Fathers and Sons displays the love that these musicians shared for the blues and the care they put into getting that feeling down on tape. Standout cuts include "Can't Lose What You Ain't Never Had," "I'm Ready," and "Standing 'Round Cryin'," which Eric Clapton covered in 1994. The live concert is loose and funky with everyone getting in their licks, especially Muddy Waters, who shines throughout. A fine touchstone for anyone looking into Chicago blues and generally good music. 
Album: Fathers And Sons    Muddy Waters with Otis Spann, Mike Bloomfield, Buddy Miles, and Paul Butterfield
  • All Aboard 2:53 
  • Mean Disposition 5:43 
  • Blow Wind Blow 3:42 
  • Can´t Lose What You Ain´t Never Had 3:07 
  • Walkin´ Thru The Park 3:22 
  • Forty Days And Forty Nights 3:09 
  • Standin´ Round Cryin´ 4:06 
  • I´m Ready 3:39 
  • Twenty Four Hours 4:49 
  • Sugar Sweet 2:19 
  • Long Distance Call 6:39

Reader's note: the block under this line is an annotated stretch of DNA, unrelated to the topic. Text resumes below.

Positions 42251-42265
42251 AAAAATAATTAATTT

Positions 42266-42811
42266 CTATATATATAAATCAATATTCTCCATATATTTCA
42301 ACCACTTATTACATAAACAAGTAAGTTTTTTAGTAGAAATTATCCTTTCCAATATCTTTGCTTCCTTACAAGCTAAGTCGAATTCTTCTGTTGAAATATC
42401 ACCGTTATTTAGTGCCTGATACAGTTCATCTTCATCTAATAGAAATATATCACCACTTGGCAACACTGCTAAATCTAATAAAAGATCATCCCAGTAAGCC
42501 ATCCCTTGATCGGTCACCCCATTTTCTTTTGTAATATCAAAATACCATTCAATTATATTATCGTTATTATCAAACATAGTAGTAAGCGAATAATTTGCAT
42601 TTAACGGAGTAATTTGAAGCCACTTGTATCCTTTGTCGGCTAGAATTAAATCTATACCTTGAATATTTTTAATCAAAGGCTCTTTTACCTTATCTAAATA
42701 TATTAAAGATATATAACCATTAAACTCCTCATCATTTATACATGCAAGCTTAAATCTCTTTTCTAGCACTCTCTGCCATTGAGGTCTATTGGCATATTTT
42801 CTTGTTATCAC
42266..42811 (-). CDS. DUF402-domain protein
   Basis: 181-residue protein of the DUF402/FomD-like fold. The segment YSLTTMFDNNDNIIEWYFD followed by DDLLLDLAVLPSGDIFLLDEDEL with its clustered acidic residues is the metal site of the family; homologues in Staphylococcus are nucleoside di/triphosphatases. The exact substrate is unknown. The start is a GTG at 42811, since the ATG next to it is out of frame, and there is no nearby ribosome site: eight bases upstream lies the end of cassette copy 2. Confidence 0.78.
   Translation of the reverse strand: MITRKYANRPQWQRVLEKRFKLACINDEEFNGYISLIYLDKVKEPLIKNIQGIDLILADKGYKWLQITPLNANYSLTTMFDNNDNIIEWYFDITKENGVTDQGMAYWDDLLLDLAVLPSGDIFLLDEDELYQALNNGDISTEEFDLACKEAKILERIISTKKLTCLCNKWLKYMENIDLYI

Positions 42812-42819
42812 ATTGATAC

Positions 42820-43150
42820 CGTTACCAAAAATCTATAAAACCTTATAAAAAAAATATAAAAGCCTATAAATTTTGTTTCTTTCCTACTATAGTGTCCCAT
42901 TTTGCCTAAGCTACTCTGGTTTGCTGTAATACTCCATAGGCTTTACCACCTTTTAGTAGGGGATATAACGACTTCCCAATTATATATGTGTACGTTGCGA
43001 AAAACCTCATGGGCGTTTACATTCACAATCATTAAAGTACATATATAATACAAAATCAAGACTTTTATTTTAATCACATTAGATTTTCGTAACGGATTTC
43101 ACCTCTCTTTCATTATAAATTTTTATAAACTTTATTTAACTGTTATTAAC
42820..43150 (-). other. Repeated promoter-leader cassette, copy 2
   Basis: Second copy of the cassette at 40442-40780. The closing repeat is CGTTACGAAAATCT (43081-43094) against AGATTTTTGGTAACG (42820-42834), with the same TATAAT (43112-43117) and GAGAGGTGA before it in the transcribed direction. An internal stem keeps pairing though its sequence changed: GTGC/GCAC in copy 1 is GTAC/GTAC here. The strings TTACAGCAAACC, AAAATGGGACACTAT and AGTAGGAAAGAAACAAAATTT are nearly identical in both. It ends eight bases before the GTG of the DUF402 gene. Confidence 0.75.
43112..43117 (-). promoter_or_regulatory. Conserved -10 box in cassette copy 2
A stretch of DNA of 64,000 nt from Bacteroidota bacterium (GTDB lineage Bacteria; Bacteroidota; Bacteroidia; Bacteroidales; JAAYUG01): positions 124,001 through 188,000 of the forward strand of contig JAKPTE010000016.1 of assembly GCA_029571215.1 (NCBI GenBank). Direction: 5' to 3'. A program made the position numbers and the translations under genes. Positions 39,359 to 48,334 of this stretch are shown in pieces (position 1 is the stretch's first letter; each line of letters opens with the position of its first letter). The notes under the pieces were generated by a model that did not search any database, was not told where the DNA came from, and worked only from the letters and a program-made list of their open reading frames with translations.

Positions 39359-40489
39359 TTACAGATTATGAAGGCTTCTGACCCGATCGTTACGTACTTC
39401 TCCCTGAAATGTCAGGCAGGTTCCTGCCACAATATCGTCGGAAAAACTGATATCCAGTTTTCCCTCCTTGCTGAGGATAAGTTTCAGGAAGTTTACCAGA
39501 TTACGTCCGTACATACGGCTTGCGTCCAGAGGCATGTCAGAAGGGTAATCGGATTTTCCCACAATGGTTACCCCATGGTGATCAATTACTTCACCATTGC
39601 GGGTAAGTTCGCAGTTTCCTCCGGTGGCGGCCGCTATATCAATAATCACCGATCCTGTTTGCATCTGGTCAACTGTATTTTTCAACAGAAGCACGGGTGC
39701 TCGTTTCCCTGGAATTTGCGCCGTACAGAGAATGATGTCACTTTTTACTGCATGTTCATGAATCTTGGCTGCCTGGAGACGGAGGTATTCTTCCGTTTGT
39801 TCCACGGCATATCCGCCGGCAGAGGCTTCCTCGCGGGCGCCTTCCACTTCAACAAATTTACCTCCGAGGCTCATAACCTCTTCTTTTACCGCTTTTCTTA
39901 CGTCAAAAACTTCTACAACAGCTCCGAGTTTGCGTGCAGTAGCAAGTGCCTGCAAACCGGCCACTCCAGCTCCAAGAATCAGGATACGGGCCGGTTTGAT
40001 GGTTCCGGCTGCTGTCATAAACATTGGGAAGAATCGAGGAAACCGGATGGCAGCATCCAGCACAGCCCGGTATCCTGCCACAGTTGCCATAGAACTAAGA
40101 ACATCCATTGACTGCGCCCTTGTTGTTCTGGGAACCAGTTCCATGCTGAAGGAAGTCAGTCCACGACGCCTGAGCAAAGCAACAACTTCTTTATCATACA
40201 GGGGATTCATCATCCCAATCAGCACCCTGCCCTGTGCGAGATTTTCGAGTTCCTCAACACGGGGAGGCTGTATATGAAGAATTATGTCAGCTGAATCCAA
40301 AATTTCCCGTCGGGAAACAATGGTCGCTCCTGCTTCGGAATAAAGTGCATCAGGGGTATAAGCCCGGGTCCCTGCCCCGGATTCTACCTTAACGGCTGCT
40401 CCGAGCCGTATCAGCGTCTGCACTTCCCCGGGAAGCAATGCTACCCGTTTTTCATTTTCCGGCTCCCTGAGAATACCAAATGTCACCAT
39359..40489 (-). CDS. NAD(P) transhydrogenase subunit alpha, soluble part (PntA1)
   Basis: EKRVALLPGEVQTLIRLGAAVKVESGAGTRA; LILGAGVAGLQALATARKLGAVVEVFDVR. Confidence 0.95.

• Baby Please Don´t Go 3:05 
  • Honey Bee 3:58 
  • The Same Thing 6:05 
  • Got My Mojo Working, Part One 3:27 
  • Got My Mojo Working, Part Two 5:12 
  • Live The Life I Love 2:49   

Muddy Waters ended the 1960's on a high note with the most successful album of his career. We will end this blog post on that note as well. In just three short weeks we will be back to continue to follow the career of a legendary man of the blues and one of the most famous Chicagoans of all time: Muddy Waters. But before that, we will be returning to San Diego as we explore the original Highway 101. Then, in two weeks, we back in Florida to continue our look into Spring Training Baseball in the state. I hope you can join us. Until we meet again, live the life you love.

Mileage Stats

Route 66: 0 Miles/1 State/602 Tracks/126 Videos/25 Posts
Highway 101: 13  Miles/1 State/484 Tracks/161 Videos/18 Posts
Interstate 95: 77 Miles/1 State/11 Tracks/46 Videos/7 Posts